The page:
Charities depend largely on year-end donations. This year's likely to be no exception.
Holiday spirit and year-end tax planning inspire a flurry of charitable giving between Thanksgiving and New Year’s, but the spike in donations is much more crucial to some charities than to others, according to Charity Navigator, a nonprofit rating service designed to guide giving.
The expectation that taxes will increase in 2013 is likely to exaggerate the year-end giving trend, according to ongoing Millionaire Corner research on the attitudes and behaviors of wealthy investors. Roughly 11 percent of affluent investors surveyed in November say they will use charitable donations as part of a strategy to cope with higher taxes, while nearly three-fourths of investors participating in our September survey plan to donate to charity over the December holidays.
The average charity receives more than 40 percent of its total annual contributions in year-end gifts, according to Charity Navigator, but in 2011 a handful of top-rated groups received more than 70 percent. A few received nearly all their annual contributions as the calendar was winding down.
Most dependent on year-end giving in 2011 was The Nature Conservancy, which received nearly all (99.9 percent) of its annual budget in December. The group is a global conservation organization working to protect important land, river and marine ecosystems. A public interest law group, Center for Individual Rights, received 99.8 percent of its donations at the end of 2011. The center seeks to enforce constitutional limits on state and federal power by challenging excessive regulation and unconstitutional action. Susan G. Komen for the Cure received 99 percent of its annual donations in December of last year. The group describes itself as “the world’s largest grassroots network” of breast cancer survivors and activists dedicated to fighting the disease.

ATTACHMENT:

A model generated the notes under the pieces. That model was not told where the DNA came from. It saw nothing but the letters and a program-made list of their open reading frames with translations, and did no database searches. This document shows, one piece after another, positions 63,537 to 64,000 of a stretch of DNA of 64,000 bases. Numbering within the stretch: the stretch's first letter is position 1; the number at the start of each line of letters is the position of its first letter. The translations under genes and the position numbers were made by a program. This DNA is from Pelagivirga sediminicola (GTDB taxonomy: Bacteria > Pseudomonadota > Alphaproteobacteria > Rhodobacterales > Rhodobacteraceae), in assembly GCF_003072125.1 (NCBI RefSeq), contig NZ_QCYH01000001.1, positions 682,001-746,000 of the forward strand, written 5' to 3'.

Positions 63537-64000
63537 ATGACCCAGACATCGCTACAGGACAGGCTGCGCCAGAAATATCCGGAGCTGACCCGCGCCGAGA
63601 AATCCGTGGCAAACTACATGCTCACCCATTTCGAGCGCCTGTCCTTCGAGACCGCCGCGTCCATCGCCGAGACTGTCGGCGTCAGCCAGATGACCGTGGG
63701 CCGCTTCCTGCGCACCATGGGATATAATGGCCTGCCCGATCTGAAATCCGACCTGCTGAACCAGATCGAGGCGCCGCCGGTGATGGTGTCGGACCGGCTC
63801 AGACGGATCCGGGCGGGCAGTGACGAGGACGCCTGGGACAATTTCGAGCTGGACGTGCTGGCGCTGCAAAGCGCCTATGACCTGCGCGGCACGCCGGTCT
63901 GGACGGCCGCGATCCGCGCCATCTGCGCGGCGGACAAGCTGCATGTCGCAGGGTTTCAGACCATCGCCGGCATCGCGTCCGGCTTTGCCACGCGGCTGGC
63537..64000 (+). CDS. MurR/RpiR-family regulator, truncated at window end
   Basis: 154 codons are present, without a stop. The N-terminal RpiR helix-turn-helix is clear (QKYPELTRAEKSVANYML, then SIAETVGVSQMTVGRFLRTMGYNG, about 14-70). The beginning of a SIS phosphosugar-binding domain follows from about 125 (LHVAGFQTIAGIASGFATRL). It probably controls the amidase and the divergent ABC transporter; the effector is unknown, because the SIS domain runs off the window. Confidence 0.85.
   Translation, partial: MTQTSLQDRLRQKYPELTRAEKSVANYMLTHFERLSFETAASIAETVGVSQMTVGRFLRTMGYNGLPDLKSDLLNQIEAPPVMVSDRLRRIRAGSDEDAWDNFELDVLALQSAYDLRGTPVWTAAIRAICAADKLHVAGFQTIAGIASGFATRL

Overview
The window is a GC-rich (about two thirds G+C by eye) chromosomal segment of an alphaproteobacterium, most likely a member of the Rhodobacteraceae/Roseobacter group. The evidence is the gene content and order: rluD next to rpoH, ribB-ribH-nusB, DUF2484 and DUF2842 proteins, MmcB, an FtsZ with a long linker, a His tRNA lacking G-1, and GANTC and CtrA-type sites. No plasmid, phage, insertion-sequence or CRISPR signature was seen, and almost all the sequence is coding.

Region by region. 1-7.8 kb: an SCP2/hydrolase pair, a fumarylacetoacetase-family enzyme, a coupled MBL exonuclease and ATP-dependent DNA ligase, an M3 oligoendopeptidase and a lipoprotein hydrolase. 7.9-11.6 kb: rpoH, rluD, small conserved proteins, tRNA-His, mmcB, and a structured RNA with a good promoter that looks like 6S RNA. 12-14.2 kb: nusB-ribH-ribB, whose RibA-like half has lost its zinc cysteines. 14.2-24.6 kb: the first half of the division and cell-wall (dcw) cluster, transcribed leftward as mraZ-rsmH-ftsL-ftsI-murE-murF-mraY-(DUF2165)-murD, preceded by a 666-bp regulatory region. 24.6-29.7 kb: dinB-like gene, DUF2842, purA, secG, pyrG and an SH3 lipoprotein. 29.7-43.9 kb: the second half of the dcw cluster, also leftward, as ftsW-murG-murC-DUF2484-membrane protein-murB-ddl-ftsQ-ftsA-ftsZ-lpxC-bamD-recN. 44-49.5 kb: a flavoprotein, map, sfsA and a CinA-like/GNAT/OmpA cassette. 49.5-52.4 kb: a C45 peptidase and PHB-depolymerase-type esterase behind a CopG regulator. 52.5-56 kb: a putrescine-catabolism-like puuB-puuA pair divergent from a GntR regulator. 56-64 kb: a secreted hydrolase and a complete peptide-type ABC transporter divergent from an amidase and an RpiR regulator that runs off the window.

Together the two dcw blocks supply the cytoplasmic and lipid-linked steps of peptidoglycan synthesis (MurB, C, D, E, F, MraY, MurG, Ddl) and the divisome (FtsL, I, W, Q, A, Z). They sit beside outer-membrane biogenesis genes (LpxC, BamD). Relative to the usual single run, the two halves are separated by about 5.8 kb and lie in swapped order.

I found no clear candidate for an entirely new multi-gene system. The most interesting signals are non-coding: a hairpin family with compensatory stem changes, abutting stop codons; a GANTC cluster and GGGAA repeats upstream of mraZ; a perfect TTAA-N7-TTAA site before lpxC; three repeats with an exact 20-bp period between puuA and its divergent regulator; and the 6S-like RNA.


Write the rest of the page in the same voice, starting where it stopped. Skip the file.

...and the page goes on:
Other charities in the top-10 list include Food Bank of the Rockies (97 percent), American Society for the Prevention of Cruelty to Animals (90.6 percent), Dana-Farber Cancer Institute (89.4 percent), World Wildlife Fund (85.8 percent), American Civil Liberties Union Foundation (84.7 percent), The Carter Center (76.4 percent) and the Natural Resources Defense Council (72.7 percent).
“The year-end holidays inspire many people to reach out to those who are less fortunate,” according to Charity Navigator. “Less altruistically, but still just as important, donors need to make their end-of-year giving decisions by December 31 to qualify for a tax deduction in this calendar year.”